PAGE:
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Future Fund not the future of default super: ISA

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Australia’s industry funds have launched a full-throated defence of their sector as the national default fund debate heats up. Politics and performance are both at stake.

The idea of a national default fund is a bold one, and has been advanced a number of times over the 30-year history of compulsory superannuation in Australia. Its most recent proponent is Liberal senator Andrew Bragg, who has suggested that the Future Fund could handle investment management while acquiring the Commonwealth Superannuation Corporation to create a retail-facing entity.  

But Industry Super Australia (ISA) reckons the idea is a dud.

The Future Fund has returned an average 9.0 per cent per annum over the last five years – nothing to sneeze at – but at the same time has not had to wear the administration costs that come with actually having members. It also doesn’t have to cater to different life stages (the retirement income covenant will require funds to have plans and products for managing the decumulation phase) or risk appetites.

“While it now manages six different public asset funds, the bulk of the Future Fund’s total funds under management ($196.8 billion from $245.8 billion) is invested to cover unfunded defined benefit super entitlements for Commonwealth public servants,” the report reads.

“It is not a super fund. It pays no taxes, has no members, and is not subject to the significant and extensive regulations that govern super funds and provide protection and transparency for stakeholders and members. Converting the Future Fund to a super fund would come with greater complexity and cost, meaning greater costs for members.”

ISA predicts that cost would be about double those of comparable products in the MySuper space – which it also believes have performed so strongly that the creation of a national default fund is a moot point.

The arguments suggesting that the current default system is not working are weak. In the inaugural Your Future, Your Super performance test, 84 per cent of MySuper products covering 93 per cent of members and 94 per cent of funds under management passed the performance test,” the report says.

“In the case of industry funds, more than 97 per cent of assets are in products that passed the test. Productivity Commission analysis from 2018 also found over the longer term, 85 per cent of member accounts and 86 per cent of member assets invested in default funds outperformed the Commission’s tailored index benchmarks.”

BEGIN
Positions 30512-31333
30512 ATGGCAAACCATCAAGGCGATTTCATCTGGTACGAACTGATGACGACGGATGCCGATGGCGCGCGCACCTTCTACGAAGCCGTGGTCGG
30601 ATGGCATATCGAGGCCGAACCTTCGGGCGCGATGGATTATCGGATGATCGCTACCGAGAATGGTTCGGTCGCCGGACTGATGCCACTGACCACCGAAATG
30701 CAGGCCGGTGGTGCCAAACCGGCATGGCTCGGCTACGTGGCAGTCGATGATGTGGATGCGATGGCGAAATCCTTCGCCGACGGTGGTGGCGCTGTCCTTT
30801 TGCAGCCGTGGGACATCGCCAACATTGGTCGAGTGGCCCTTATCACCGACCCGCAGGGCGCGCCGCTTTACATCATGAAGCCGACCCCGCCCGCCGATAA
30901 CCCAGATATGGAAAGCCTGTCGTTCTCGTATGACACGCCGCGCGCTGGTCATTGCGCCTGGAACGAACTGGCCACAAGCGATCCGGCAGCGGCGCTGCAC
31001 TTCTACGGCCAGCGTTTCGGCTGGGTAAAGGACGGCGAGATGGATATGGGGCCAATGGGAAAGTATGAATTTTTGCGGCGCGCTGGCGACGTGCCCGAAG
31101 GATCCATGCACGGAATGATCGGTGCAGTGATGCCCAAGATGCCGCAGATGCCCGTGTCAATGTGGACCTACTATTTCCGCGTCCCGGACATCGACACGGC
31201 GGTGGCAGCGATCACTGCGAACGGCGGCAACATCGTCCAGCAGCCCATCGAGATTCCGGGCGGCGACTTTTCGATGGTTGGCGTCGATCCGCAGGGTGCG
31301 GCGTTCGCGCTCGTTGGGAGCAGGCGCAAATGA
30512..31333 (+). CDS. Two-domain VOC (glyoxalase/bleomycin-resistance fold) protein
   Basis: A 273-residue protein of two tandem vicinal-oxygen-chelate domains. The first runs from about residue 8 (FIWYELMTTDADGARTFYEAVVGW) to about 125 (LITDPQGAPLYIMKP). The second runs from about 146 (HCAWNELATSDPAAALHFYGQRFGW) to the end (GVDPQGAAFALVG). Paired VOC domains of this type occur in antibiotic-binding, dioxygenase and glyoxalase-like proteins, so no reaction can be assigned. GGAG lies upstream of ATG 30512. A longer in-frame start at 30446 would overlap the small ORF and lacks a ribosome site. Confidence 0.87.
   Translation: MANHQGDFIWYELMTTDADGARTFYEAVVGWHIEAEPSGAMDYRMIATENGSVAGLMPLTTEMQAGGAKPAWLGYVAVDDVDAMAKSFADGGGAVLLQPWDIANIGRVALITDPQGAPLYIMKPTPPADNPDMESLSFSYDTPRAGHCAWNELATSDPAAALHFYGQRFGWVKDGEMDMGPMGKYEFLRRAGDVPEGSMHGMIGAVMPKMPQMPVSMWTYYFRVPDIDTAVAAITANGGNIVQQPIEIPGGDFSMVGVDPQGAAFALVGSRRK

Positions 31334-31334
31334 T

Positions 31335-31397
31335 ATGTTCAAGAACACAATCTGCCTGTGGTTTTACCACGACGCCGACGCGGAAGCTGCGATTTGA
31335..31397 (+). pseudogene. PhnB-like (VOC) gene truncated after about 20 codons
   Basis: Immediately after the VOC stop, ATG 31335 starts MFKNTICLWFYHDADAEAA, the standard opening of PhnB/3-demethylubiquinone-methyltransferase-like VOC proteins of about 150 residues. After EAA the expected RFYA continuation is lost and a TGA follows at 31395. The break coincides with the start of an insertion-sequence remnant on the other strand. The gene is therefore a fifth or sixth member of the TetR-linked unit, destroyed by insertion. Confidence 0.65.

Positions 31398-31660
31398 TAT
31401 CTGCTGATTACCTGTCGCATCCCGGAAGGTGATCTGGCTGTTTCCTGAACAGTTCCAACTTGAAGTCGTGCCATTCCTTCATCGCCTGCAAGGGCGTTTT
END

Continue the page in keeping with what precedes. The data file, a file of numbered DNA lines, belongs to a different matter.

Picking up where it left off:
Of course, it’s impossible to separate self-interest from ISA’s defence. A national default fund would threaten the primacy of the industry super sector, which has leveraged its low cost and solid performance to grab market share from the retail sector in the aftermath of the Hayne royal commission.

Outside the vagaries of performance, there are other problems – foremost of which is the political ramifications of having retirement savings tied to the government of the day, and the possibility that those savings may become a piggybank for pork barrelling.

“A government-owned default super fund would be subject to the politics of the day. Ministers and future governments with political agendas may exert political or ideological influence over the fund which may not be in the best financial interests of members,” the report says.

“For example, instead of carefully constructed investment decisions to maximise the long-term financial interests of members, political creep could see bans on investing in particular asset classes such as coal or renewables, or funding infrastructure projects to maximise electoral returns rather than financial returns of members.”

There is history here, with the controversial investment veto power that was contained in the first versions of the Your Future Your Super reforms. Branded as a “regulatory kill switch” by its critics, the power would have allowed the Treasurer of the day to arbitrarily ban an investment made by a superannuation find, but was ultimately dropped from the reforms after stiff opposition from politicians on both sides of the political divide.

Bragg has previously acknowledged the risks inherent to a national default fund, but believes that “(the government) having more skin in the game is appropriate” and that outsourcing management of retirement savings to the private sector was “poor and weak and unambitious”.

“I do think it would be good if Canberra felt more connected to the outcomes of the super system… We are half-pregnant with this scheme, so we need to make sure that for the people who are disengaged, we take our responsibility more seriously.”

But there’s been little appetite from within Canberra for a national default fund, with Scott Morrison shooting down a similar proposal in 2019. That’s likely for another of the reasons that ISA points out: no government wants to deal with the fallout of low or negative returns.

“The political risks associated with short-term low or negative returns mean that a government-owned fund is likely to invest too cautiously resulting in lower retirement balances for members and greater reliance on the age pension as a result,” the report says.

“Short-term low or negative returns are not in and of themselves a sign of underperformance. They can form part of carefully constructed and managed growth strategies. However, the pressure to avoid electoral backlash can bring about undue risk aversion, to the detriment of the long-term financial interests of members.”

And with the most recent spate of reforms only barely crossing the line, it’s difficult to foresee when the government would consider such a transformational move.




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